July 1963

Cancer Chemotherapy by Arterial Infusion

Author Affiliations

From the Departments of Surgery, Western Reserve University School of Medicine, University Hospitals, and Highland View Hospital.

Arch Surg. 1963;87(1):125-144. doi:10.1001/archsurg.1963.01310130127017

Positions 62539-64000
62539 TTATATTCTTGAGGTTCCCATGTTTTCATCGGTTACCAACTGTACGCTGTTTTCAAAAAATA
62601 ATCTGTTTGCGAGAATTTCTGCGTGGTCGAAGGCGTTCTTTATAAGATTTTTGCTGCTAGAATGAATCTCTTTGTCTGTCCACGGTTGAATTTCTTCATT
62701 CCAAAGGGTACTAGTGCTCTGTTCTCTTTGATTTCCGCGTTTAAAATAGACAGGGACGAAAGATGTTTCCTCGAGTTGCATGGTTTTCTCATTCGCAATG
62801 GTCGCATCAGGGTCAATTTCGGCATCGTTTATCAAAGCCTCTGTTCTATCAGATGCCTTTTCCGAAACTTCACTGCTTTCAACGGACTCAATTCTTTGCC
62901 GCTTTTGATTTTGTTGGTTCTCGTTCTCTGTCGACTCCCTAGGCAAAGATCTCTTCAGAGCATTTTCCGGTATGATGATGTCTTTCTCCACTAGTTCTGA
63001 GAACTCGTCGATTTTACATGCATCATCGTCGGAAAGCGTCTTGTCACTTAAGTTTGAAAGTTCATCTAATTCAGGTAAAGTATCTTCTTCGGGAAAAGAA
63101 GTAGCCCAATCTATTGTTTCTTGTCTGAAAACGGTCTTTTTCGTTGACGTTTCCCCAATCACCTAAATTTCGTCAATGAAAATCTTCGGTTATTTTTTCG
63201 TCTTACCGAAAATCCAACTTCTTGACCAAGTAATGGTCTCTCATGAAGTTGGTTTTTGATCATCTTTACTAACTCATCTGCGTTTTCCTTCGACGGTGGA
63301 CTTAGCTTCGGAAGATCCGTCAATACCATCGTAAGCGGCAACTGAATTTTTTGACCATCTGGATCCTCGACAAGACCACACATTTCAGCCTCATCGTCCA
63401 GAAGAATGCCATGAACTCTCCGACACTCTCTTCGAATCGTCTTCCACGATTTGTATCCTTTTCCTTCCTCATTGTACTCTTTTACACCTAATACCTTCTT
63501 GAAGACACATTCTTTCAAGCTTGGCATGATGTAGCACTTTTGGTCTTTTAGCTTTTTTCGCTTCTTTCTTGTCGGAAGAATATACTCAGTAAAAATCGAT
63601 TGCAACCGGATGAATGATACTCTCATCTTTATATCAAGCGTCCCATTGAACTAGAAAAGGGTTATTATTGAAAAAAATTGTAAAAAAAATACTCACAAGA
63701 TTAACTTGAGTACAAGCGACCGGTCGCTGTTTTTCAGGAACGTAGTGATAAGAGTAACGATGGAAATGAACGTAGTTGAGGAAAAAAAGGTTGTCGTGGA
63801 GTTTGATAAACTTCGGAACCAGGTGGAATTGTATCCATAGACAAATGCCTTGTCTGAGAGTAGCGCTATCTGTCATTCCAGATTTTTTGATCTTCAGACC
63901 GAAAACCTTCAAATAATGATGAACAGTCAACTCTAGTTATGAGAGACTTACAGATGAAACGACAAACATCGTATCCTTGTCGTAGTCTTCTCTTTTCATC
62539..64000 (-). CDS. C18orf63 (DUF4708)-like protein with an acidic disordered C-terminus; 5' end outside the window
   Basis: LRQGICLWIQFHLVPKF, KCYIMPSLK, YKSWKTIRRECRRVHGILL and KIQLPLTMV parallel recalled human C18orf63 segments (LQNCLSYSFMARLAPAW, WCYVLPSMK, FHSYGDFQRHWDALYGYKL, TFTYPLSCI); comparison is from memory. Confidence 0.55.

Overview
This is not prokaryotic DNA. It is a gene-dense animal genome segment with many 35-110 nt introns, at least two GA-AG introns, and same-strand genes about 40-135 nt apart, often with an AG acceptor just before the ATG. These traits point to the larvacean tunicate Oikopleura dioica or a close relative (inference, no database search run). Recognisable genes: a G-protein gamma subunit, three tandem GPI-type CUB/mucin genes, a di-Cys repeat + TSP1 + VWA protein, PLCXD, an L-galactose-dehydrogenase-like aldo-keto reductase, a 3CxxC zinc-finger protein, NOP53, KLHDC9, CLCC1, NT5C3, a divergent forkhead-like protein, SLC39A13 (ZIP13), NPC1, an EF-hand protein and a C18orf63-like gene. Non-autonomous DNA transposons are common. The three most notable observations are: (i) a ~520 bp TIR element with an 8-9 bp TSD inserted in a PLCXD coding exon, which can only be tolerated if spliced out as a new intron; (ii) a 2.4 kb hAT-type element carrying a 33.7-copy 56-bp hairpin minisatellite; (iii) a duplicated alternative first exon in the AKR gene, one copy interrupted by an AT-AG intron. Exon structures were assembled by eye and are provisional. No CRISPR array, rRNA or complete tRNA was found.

The most disquieting feature common to all forms of effective cancer therapy is that they are injurious to the patient. The significance of this factor diminishes as the probability of cure increases with respect to a specific therapeutic method. A valid measurement of the balance between these two opposing factors continues to be particularly elusive in the field of cancer chemotherapy. A comprehensive search for agents with a relatively specific action against cancer during the last decade has met with limited success. Perhaps because of this fact, increasing interest has developed in techniques for improved utilization of agents with limited specificity of action and partial effectiveness against cancer. Most of these methods are designed to enhance tumoricidal effects while still controlling the level of host toxicity by establishing a differential in the dose of the drug between tumor and patient which favors the patient. Perfusion and infusion methods currently in

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